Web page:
2. Block bilayers for 30 min by adding an equal volume of 2% bovine serum albumin in PBS (PBS-BSA).
  3. Load streptavidin at 5 µg/ml for 30 min in the PBS-BSA, and then wash away the excess streptavidin.
  4. Dilute his-ICAM and biotinylated pMHC from working stocks into PBS-BSA, and then add to bilayers to achieve the desired final locading concentration. Loading concentrations of 2.5×10e2 fg/ml to 2.5×10e7 fg/ml biotinylated pMHC or 62.5–500 ng/ml his-ICAM are routinely used in our lab (Fig. 1).
  5. After loading proteins for 30 min at 22 C, rinse the bilayers and finally warmed before adding cells. Streptavidin is loaded in excess relative to pMHC molecules (≥400:1 streptavidin:pMHC) to minimize the formation of multivalent pMHC-streptavidin complexes. Working stocks of his-ICAM and biotinylated pMHC monomer at 25 µg/ml in PBS-BSA should be prepared weekly from frozen stocks and stored at 4 C between uses.

Analysis of protein motility:

  1. To assess the uniformity of the lipid bilayers and the motility of proteins ligated to the bilayers, setup bilayers, and then load with TRITC conjugated streptavidin or Alexa Fluor 488-his-ICAM in place of the non-fluorescent species. Bilayer setup should be otherwise identical to the setup for bilayers used for T cell synapse imaging.
  2. Bilayers should be scanned in the microscope to qualitatively assess uniformity. To quantify protein mobility, the lipid bilayers are analyzed by fluorescence recovery after photobleaching (FRAP). We use either a C1si confocal microscope in non-spectral mode (Nikon Instruments) or using a Mosaic Targeted Illumination system (Photonic Instruments) attached to the TIRF microscope. Random regions are selected on the bilayer, photobleached, and time-lapse, widefield images of the bilayer acquired post-bleach to quantify recovery. The mobile fraction of his-ICAM is typically 90‒99%, while the streptavidin mobile fraction is typically 93‒99%.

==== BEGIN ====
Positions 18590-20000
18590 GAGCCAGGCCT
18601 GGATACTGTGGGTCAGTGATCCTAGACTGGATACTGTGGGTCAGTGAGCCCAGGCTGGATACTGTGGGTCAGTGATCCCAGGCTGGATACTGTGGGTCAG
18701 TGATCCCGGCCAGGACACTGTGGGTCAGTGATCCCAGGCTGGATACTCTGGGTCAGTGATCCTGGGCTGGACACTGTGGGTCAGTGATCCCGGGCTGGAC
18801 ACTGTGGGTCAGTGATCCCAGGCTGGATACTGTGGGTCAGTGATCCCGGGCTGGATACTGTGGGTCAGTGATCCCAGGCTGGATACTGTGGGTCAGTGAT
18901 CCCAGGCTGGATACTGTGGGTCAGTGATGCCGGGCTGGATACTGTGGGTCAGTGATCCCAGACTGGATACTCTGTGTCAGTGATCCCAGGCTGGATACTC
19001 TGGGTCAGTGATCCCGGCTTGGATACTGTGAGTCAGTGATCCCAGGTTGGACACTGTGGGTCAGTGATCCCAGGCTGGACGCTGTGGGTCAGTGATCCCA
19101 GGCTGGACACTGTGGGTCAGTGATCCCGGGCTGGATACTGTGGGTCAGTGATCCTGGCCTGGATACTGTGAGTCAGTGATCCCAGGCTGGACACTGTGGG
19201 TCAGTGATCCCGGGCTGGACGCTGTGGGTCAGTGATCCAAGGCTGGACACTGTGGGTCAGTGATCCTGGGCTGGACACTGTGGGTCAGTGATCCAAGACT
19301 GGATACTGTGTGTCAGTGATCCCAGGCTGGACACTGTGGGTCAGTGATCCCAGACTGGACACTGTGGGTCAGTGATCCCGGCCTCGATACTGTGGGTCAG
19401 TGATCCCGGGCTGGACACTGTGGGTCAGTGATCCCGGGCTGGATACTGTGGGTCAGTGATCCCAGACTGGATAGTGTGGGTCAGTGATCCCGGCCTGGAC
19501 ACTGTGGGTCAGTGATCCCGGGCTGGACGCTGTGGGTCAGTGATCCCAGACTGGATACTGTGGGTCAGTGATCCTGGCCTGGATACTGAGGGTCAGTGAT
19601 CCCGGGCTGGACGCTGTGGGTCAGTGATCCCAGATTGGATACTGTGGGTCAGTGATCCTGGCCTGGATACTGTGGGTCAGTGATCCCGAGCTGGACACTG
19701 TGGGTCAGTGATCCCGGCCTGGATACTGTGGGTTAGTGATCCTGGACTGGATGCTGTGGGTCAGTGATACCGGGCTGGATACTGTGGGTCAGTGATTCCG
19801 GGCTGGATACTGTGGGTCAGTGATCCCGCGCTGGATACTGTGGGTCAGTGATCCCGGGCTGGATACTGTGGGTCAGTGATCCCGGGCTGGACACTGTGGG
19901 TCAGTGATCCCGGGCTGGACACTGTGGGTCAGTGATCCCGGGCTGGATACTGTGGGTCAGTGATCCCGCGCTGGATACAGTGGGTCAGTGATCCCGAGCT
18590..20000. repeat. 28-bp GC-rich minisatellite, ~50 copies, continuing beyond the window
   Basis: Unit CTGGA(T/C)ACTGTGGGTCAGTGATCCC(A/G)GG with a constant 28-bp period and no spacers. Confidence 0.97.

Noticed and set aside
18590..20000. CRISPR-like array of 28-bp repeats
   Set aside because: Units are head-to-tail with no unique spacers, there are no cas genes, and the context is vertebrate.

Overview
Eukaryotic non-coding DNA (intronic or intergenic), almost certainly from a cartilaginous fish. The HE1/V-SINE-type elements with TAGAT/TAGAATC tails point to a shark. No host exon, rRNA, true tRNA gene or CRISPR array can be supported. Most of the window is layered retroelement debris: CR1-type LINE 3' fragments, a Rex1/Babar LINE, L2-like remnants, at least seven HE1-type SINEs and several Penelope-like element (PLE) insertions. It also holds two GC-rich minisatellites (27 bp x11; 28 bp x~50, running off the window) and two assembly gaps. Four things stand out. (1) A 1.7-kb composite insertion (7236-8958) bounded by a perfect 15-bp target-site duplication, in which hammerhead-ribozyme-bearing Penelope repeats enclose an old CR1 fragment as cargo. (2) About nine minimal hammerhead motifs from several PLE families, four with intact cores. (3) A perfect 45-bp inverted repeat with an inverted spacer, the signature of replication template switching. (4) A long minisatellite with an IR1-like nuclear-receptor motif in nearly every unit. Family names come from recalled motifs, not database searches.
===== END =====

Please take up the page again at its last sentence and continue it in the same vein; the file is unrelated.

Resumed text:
Standardization:

To generate standardized bilayers, measure the loading of his-ICAM and biotinylated pMHC onto bilayers relative to bone marrow derived dendritic cells (BMDCs), a prototypical antigen presenting cell (Fig. 1). BMDCs are loaded with 100 ng/ml SIINFEKL peptide in complete RPMI at 37 C for 30 min, and then rinsed thoroughly.

  1. Generate bilayer standards: setup lipid bilayers on 5 μm diameter silica microspheres (Bangs Labs, Fishers, IN) using the same procedure used for coverslip supported bilayers.
  2. Load the bilayer standards with pMHC or ICAM at various concentrations and wash. Stain the microsphere bilayer standards and BMDCs for ICAM and SIINFEKL:H-2K(b) using YN1/1.7.4 and 25-D1.16, an antibody specific for the SIINFEKL:H-2K(b) complex, respectively. Flow cytometric analysis of the BMDCs and microspheres is performed on any suitable flow cytometer. We use a BD Biosciences FACSCalibur or Accuri C6.

Microscopy

  1. To image live OT1+ T cells interacting with the bilayers, add 10e5 cells in 0.1 ml of complete RPMI without Phenol Red indicator to the 0.5 ml of PBS overlaying the bilayer. Collect images as needed: